Public Papers of William J. Clinton, 1993

Contents:
Author: William J. Clinton  | Date: July 27, 1993

Message to the Congress Transmitting Proposed Legislation on Illegal
Immigration
July 27, 1993

To the Congress of the United States:

I am pleased to transmit today for your immediate consideration and enactment the "Expedited Exclusion and Mien Smuggling Enhanced Penalties Act of 1993." This legislative proposal is designed to address the growing abuse of our legal immigration and political asylum systems by illegal aliens holding fraudulent documents and by alien smugglers. Also transmitted is a section-by-section analysis. The proposal is part of a larger Administration initiative that I announced on June 18, 1993, to combat the illegal entry and smuggling of aliens into the United States.

The use of fraudulent documents by aliens seeking to enter the United States has increased dramatically. This proposal would expedite the exclusion and return of certain undocumented and fraudulently documented aliens who clearly are ineligible for admission to the United States, while ensuring that persons who have legitimate asylum claims receive full and fair hearings. In addition, the bill would increase the ability of the Immigration and Naturalization Service (INS) to prosecute alien smugglers and enhance the penalties for alien smuggling.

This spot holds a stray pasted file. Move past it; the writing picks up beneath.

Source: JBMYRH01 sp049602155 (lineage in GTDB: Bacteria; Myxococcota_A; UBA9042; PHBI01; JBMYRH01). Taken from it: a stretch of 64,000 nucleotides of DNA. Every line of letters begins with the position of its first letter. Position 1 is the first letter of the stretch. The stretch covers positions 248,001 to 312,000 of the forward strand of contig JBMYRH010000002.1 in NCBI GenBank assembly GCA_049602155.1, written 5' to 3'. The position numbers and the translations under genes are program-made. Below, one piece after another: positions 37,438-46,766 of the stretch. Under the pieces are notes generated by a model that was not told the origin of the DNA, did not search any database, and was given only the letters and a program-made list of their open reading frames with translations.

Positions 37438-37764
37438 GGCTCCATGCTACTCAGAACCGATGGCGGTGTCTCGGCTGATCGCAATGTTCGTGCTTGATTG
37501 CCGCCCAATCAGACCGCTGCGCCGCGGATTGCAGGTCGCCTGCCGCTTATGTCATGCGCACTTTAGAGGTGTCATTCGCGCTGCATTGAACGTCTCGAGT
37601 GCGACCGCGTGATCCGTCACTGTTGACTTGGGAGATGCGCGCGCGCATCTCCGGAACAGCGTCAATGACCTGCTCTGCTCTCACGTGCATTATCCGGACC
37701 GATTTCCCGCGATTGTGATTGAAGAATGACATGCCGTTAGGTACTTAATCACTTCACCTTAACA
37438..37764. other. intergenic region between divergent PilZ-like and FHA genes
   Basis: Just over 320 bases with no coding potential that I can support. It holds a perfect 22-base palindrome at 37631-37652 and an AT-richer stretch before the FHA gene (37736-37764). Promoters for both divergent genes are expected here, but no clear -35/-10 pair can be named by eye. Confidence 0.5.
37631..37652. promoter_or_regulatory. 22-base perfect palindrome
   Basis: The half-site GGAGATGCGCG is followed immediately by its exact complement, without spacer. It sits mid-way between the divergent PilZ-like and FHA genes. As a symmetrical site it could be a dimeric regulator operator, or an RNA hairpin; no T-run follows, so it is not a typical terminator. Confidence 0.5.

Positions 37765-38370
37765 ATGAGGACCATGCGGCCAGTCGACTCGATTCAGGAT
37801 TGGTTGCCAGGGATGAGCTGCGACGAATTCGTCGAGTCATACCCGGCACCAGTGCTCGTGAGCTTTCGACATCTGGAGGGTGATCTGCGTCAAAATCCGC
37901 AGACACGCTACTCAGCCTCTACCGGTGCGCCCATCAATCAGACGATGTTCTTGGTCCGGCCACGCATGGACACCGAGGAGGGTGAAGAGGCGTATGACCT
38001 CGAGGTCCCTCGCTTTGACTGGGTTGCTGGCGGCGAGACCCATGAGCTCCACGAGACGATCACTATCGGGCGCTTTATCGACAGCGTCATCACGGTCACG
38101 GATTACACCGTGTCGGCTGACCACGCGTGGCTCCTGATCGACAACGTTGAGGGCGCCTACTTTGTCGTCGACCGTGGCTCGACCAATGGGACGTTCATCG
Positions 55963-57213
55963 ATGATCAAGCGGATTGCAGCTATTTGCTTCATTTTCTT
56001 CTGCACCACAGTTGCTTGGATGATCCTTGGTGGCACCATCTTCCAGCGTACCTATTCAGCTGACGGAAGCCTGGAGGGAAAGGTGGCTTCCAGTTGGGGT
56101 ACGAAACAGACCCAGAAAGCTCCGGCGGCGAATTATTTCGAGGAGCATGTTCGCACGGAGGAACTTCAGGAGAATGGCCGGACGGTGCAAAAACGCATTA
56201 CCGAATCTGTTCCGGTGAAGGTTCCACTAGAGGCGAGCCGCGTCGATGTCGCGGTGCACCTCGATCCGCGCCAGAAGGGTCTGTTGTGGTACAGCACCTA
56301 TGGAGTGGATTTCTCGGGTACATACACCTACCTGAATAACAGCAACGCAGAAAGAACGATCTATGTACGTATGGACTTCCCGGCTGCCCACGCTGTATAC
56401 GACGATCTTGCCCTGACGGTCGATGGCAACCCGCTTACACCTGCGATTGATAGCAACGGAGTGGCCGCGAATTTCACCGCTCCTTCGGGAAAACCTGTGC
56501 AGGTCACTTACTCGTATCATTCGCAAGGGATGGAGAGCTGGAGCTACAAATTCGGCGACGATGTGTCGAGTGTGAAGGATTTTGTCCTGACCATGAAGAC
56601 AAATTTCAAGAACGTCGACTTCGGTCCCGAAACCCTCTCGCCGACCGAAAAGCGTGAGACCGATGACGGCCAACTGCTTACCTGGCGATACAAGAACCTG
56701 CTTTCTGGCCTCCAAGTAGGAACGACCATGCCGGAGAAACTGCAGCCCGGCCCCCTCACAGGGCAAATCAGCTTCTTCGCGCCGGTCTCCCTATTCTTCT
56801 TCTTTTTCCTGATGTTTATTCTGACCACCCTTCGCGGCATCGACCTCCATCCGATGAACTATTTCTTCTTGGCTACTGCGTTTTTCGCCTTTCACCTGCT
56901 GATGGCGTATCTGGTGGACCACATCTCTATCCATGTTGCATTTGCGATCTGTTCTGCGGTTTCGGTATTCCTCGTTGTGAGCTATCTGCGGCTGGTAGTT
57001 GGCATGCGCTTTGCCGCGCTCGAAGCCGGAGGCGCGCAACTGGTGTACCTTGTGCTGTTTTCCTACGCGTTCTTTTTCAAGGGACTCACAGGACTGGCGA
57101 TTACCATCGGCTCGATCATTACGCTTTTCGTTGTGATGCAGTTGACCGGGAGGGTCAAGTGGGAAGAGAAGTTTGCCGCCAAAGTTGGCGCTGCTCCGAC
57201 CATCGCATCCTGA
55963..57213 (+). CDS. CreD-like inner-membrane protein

The expedited exclusion procedures would apply to an alien who, for example: (1) attempted to use a fraudulent passport to enter the United States; (2) came to the United States by commercial airplane and did not present a visa upon arrival; or (3) was encountered by the Coast Guard on the high seas and brought to the United States. To apply for asylum, these aliens first would have to establish that they had a credible fear either of persecution in the country from which they had departed or of return to persecution. If an asylum officer determined that the alien had such a credible fear, the alien then could apply for asylum. If the alien did not have the requisite fear of persecution, the alien would be subject to an immediate order of exclusion barring him or her from entering the United States. The bill would limit judicial review of such an exclusion order.

Alien smuggling has become an increasingly pervasive problem, as seen in the current wave of Chinese aliens being brought to the shores of this country by unscrupulous criminal organizations. These organizations seek to profit both from transporting these aliens and from their labors once in this country. The number of alien smugglers arrested in the past 3 years has tripled, and the number of smugglers convicted has doubled.

Alien smuggling not only violates our criminal and immigration laws, but it also takes a terrible toll on the lives of the aliens illegally brought into this country. Many of these individuals transfer their entire life savings and pledge thousands of additional dollars to smugglers. These aliens are often placed in deplorable conditions amounting to indentured servitude until they can pay the debts incurred for their passage to America. Moreover, organized criminal syndicates are becoming more frequently associated with this highly profitable traffic in human cargo.